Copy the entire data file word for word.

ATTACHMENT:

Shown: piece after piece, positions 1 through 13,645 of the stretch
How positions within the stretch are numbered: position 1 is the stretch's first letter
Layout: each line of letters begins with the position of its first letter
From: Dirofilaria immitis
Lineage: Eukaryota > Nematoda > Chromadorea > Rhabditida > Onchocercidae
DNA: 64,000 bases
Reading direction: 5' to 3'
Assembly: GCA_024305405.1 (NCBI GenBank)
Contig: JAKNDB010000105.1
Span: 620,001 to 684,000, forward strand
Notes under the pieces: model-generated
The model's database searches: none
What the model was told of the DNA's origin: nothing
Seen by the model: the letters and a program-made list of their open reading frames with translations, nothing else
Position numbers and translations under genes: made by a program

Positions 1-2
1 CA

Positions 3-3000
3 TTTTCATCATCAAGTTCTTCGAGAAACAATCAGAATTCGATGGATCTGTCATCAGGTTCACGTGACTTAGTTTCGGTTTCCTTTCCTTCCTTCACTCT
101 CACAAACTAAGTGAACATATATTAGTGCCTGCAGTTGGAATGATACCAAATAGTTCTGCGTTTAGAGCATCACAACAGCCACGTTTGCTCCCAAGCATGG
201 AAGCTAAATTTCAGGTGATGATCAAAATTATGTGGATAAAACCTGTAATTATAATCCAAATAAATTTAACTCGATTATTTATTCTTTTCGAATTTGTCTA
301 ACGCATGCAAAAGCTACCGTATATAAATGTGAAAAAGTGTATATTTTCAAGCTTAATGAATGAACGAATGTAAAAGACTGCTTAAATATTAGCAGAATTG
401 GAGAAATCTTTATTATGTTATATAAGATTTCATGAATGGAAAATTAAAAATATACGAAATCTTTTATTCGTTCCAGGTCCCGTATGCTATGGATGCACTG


Shown: piece after piece, positions 1 through 13,645 of the stretch
How positions within the stretch are numbered: position 1 is the stretch's first letter
Layout: each line of letters begins with the position of its first letter
From: Dirofilaria immitis
Lineage: Eukaryota > Nematoda > Chromadorea > Rhabditida > Onchocercidae
DNA: 64,000 bases
Reading direction: 5' to 3'
Assembly: GCA_024305405.1 (NCBI GenBank)
Contig: JAKNDB010000105.1
Span: 620,001 to 684,000, forward strand
Notes under the pieces: model-generated
The model's database searches: none
What the model was told of the DNA's origin: nothing
Seen by the model: the letters and a program-made list of their open reading frames with translations, nothing else
Position numbers and translations under genes: made by a program

Positions 1-2
1 CA

Positions 3-3000
3 TTTTCATCATCAAGTTCTTCGAGAAACAATCAGAATTCGATGGATCTGTCATCAGGTTCACGTGACTTAGTTTCGGTTTCCTTTCCTTCCTTCACTCT
101 CACAAACTAAGTGAACATATATTAGTGCCTGCAGTTGGAATGATACCAAATAGTTCTGCGTTTAGAGCATCACAACAGCCACGTTTGCTCCCAAGCATGG
201 AAGCTAAATTTCAGGTGATGATCAAAATTATGTGGATAAAACCTGTAATTATAATCCAAATAAATTTAACTCGATTATTTATTCTTTTCGAATTTGTCTA
301 ACGCATGCAAAAGCTACCGTATATAAATGTGAAAAAGTGTATATTTTCAAGCTTAATGAATGAACGAATGTAAAAGACTGCTTAAATATTAGCAGAATTG
401 GAGAAATCTTTATTATGTTATATAAGATTTCATGAATGGAAAATTAAAAATATACGAAATCTTTTATTCGTTCCAGGTCCCGTATGCTATGGATGCACTG